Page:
Type III secretion as a generalizable strategy for the production of full-length biopolymer-forming proteins

Anum Azam, Cheng Li, Kevin J. Metcalf, Danielle Tullman-Ercek*

*Corresponding author for this work

Research output: Contribution to journalArticlepeer-review

15 Scopus citations

Abstract

Biopolymer-forming proteins are integral in the development of customizable biomaterials, but recombinant expression of these proteins is challenging. In particular, biopolymer-forming proteins have repetitive, glycine-rich domains and, like many heterologously expressed proteins, are prone to incomplete translation, aggregation, and proteolytic degradation in the production host. This necessitates tailored purification processes to isolate each full-length protein of interest from the truncated forms as well as other contaminating proteins; owing to the repetitive nature of these proteins, the truncated polypeptides can have very similar chemistry to the full-length form and are difficult to separate from the full-length protein. We hypothesized that bacterial expression and secretion would be a promising alternative option for biomaterials-forming proteins, simplifying isolation of the full-length target protein. By using a selective secretion system, truncated forms of the protein are not secreted and thus are not found in the culture harvest. We show that a synthetically upregulated type III secretion system leads to a general increase in secretion titer for each protein that we tested. Moreover, we observe a substantial enhancement in the homogeneity of full-length forms of pro-resilin, tropo-elastin crosslinking domains, and silk proteins produced in this manner, as compared with proteins purified from the cytosol. Secretion via the type III apparatus limits co-purification of truncated forms of the target protein and increases protein purity without extensive purification steps. Demonstrating the utility of such a system, we introduce several modifications to resilin-based peptides and use an un-optimized, single-column process to purify these proteins. The resulting materials are of sufficiently high quantity and yield for the production of antimicrobial hydrogels with highly reproducible rheological properties. The ease of this process and its applicability to an array of engineered biomaterial-forming peptides lend support for the application of bacterial expression and secretion for other proteins that are traditionally difficult to express and isolate from the bacterial cytoplasm. Biotechnol. Bioeng. 2016;113: 2313–2320.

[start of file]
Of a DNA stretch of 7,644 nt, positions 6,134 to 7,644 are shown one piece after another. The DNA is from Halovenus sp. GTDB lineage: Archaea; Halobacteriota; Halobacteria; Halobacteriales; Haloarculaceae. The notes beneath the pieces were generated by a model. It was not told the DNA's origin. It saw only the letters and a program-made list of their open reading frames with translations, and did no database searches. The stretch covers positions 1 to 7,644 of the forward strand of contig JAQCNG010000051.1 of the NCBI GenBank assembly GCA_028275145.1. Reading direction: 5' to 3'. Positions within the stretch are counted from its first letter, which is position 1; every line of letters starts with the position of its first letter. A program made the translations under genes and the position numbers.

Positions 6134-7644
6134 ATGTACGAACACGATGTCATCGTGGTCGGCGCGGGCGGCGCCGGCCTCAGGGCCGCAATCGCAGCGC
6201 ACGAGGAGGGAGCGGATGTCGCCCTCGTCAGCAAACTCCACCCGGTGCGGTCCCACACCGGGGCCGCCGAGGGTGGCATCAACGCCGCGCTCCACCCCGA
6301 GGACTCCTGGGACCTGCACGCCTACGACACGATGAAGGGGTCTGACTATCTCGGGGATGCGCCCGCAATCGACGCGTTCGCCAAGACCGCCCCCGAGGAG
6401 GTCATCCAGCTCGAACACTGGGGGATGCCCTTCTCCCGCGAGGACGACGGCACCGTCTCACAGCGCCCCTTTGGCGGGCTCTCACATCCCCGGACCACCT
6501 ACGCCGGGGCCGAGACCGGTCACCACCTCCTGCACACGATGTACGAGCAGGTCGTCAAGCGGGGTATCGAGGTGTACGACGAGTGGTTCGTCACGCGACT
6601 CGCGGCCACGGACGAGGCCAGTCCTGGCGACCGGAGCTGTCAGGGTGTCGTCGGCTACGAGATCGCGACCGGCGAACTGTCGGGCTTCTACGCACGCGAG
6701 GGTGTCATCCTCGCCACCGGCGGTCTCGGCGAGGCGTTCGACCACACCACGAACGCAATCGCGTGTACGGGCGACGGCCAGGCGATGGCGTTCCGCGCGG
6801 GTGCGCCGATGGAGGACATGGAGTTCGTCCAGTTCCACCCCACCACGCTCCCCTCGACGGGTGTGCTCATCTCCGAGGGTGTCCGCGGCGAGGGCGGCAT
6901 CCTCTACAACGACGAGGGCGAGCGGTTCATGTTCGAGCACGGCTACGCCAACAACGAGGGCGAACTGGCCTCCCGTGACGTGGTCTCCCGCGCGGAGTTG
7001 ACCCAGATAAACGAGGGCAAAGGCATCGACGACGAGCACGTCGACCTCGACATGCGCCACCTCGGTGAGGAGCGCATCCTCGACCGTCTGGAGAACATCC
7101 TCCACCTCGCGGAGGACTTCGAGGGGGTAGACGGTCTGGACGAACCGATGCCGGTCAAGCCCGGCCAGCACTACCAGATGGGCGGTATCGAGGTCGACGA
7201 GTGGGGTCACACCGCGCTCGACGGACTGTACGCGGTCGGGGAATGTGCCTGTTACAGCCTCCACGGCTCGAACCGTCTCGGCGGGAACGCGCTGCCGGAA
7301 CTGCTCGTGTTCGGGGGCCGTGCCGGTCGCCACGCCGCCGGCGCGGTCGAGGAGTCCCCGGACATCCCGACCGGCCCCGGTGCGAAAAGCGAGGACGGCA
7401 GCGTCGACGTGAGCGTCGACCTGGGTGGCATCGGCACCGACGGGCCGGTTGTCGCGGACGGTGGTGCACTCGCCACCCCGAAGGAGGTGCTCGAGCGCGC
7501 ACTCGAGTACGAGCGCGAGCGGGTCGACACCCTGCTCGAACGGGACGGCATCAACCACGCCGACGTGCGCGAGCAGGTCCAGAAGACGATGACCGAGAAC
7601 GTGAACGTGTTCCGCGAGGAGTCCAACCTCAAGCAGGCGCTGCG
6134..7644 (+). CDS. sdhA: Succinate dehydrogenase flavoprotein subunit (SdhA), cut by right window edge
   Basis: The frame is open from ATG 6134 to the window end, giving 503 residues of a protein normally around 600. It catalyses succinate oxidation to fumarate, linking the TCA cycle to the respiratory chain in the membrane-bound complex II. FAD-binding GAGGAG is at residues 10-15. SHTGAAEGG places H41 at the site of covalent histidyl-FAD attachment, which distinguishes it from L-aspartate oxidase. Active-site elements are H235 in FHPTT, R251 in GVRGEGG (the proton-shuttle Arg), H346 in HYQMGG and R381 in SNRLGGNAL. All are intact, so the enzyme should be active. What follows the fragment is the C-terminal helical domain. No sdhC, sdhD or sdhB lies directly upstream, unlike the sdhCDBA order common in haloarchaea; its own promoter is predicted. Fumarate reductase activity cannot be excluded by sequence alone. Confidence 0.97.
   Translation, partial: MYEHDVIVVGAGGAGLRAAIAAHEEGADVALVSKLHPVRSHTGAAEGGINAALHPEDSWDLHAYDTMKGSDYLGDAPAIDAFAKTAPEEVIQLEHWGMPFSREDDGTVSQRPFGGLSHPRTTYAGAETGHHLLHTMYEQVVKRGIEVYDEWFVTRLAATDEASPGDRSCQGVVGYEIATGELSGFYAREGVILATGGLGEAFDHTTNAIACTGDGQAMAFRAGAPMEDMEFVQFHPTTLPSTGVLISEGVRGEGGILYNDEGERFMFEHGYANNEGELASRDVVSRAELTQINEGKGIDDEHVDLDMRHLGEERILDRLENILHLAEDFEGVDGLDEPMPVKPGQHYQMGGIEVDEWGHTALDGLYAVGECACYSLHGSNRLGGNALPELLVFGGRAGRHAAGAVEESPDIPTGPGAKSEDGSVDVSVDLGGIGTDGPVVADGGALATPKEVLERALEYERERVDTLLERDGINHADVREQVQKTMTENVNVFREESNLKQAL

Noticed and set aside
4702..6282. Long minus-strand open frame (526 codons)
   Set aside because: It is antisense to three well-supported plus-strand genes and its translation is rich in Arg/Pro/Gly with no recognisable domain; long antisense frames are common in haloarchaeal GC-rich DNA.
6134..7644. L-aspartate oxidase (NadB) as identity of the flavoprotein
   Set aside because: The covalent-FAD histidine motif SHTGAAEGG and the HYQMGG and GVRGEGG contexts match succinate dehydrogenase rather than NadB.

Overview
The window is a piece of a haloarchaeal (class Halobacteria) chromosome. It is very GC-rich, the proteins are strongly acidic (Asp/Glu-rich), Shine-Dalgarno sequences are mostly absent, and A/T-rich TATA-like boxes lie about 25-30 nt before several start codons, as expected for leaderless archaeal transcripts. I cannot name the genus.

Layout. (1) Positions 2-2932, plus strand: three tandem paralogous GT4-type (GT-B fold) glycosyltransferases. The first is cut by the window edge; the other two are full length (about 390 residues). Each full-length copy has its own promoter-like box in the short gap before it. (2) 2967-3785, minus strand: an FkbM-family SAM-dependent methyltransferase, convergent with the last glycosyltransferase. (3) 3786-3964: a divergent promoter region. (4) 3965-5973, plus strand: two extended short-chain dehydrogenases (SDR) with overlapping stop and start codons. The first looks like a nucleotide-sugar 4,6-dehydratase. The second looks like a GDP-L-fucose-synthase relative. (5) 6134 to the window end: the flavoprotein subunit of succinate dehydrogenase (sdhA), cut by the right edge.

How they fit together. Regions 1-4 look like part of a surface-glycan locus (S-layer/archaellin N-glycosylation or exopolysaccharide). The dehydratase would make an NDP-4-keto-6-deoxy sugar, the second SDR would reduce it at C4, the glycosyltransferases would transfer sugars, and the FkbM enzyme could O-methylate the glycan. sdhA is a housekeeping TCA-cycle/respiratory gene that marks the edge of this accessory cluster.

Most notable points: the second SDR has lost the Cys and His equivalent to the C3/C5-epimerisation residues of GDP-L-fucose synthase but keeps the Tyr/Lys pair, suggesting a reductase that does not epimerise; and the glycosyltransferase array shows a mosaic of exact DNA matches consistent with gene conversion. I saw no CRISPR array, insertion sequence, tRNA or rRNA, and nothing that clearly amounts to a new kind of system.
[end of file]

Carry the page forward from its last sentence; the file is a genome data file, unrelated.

Original languageEnglish (US)
Pages (from-to)2313-2320
Number of pages8
JournalBiotechnology and Bioengineering
Volume113
Issue number11
DOIs
StatePublished - Nov 1 2016

Keywords

  • antimicrobial hydrogels
  • elastin
  • protein purification
  • resilin
  • type III secretion

ASJC Scopus subject areas

  • Biotechnology
  • Bioengineering
  • Applied Microbiology and Biotechnology

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